The previous post was built on the observation that to draw a five-pointed star you use a single zig-zag line, and to draw a six-pointed star you must overlap two equilateral triangles. But there’s much more to find out.
The first time I explored these ideas I found some delightful surprises lying in wait, and the first one comes with seven-pointed stars. Actually there’s not one, but two seven-pointed stars you can draw, both by the single zig-zag line method. One version is – to my mind – elegant, and the other is fat and rather bloated
And what about eight? You may be beginning to expect that the superposition method will give an eight-pointed star, and if you use two squares that’s what you get.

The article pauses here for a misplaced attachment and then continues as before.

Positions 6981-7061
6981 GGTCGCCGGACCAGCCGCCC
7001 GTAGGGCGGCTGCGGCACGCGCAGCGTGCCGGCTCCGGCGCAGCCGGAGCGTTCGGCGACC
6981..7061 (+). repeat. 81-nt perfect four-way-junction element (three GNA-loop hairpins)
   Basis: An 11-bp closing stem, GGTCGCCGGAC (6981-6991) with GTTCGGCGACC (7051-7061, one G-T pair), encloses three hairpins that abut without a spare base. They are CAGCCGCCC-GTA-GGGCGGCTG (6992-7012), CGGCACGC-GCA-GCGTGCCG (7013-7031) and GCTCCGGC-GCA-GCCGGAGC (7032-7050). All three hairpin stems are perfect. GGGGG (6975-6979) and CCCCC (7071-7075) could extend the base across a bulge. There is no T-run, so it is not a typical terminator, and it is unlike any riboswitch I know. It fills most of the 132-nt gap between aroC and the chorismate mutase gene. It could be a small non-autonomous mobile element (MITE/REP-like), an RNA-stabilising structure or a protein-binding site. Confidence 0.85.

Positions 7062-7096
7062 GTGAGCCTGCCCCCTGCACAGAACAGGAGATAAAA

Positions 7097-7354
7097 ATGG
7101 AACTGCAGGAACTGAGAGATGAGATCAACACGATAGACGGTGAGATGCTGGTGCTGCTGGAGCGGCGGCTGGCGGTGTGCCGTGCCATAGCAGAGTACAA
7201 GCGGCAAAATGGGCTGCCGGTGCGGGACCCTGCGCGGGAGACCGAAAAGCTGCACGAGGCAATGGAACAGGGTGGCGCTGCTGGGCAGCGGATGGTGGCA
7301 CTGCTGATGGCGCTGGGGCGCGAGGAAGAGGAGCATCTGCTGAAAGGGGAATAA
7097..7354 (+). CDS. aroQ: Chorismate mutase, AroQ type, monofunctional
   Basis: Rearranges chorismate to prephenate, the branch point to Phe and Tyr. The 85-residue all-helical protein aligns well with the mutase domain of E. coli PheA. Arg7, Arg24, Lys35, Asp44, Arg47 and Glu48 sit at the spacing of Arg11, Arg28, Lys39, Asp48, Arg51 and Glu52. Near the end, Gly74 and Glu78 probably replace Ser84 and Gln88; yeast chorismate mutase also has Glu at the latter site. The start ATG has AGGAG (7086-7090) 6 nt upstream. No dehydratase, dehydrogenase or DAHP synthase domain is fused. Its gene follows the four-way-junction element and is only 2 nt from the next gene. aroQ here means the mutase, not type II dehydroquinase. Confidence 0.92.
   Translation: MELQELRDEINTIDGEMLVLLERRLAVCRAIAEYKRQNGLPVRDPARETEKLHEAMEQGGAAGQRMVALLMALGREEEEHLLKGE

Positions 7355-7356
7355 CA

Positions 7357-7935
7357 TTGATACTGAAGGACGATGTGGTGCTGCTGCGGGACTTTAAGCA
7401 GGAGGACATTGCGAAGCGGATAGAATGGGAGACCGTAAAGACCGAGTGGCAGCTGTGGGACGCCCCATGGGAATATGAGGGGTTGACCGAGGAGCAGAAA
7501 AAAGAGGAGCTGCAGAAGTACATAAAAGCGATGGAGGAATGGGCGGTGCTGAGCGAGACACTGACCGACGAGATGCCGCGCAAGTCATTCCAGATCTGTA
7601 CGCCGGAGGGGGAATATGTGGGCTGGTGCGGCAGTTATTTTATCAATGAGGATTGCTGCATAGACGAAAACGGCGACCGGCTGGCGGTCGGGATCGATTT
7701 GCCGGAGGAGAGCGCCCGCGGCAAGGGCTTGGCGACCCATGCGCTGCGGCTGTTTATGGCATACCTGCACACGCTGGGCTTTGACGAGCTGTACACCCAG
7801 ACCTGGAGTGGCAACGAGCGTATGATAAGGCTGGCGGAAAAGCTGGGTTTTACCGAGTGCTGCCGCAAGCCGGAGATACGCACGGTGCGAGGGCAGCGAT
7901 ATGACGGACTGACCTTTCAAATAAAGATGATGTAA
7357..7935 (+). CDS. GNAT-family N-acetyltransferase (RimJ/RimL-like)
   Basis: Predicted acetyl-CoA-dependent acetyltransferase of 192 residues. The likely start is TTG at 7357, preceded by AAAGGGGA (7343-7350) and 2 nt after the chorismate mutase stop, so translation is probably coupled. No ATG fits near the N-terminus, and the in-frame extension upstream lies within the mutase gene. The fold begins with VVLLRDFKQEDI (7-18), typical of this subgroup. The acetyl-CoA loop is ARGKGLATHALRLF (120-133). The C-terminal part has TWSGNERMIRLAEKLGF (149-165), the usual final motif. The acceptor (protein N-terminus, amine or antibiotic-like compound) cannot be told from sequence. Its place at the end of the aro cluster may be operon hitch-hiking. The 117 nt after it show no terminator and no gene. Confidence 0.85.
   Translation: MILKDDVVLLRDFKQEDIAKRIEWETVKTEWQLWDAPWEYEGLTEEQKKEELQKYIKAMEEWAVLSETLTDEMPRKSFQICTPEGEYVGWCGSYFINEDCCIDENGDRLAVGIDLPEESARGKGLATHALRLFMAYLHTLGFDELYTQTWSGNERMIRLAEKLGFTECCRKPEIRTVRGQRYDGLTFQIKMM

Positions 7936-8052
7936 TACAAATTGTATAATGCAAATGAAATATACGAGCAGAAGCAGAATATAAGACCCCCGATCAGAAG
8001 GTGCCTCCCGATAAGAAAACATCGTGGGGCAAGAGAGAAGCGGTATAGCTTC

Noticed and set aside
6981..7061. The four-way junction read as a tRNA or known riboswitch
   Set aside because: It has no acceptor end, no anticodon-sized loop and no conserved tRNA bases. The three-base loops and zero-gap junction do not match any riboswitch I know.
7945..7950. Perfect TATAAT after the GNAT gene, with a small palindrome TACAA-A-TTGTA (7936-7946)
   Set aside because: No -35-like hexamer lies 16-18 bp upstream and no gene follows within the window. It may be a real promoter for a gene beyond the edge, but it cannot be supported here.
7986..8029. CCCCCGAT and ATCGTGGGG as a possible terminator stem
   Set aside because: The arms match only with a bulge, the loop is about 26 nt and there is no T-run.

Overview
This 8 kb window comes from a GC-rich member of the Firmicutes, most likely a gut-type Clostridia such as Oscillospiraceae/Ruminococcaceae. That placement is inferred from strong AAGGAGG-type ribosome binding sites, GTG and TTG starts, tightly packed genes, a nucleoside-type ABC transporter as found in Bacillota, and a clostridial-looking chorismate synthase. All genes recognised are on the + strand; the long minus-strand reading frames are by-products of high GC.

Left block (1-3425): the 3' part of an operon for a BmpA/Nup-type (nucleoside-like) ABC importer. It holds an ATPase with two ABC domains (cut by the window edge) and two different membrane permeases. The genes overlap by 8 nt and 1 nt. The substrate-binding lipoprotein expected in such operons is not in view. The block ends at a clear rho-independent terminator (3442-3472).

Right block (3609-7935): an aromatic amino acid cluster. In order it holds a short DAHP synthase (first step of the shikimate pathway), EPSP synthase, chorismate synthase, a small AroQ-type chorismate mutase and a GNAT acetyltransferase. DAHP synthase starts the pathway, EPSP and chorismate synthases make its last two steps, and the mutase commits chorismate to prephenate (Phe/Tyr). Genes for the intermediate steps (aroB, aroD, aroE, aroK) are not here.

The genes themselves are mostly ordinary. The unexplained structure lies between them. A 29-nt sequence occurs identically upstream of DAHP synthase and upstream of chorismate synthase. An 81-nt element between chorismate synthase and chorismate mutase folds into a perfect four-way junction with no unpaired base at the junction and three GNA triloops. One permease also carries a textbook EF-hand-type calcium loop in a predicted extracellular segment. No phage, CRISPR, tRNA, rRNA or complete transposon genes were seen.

But, wait a moment, there’s a second eight-pointed star – and this one is drawn by the single-line zig-zag method!
So we’ve already got a rich collection of results. With 5 points you get a zig-zag star; with 6 you get a star formed by overlap. 7 points gives you not one but two zig-zag stars, and 8 points produces both one zig-zag and one overlapping star. I’ll be very disappointed if you’re not already wondering about 9 pointed stars – zig-zags (and how many?), or overlap – or perhaps both?
It looks as if there are some rather seductive patterns to explore, doesn’t it?
More next time.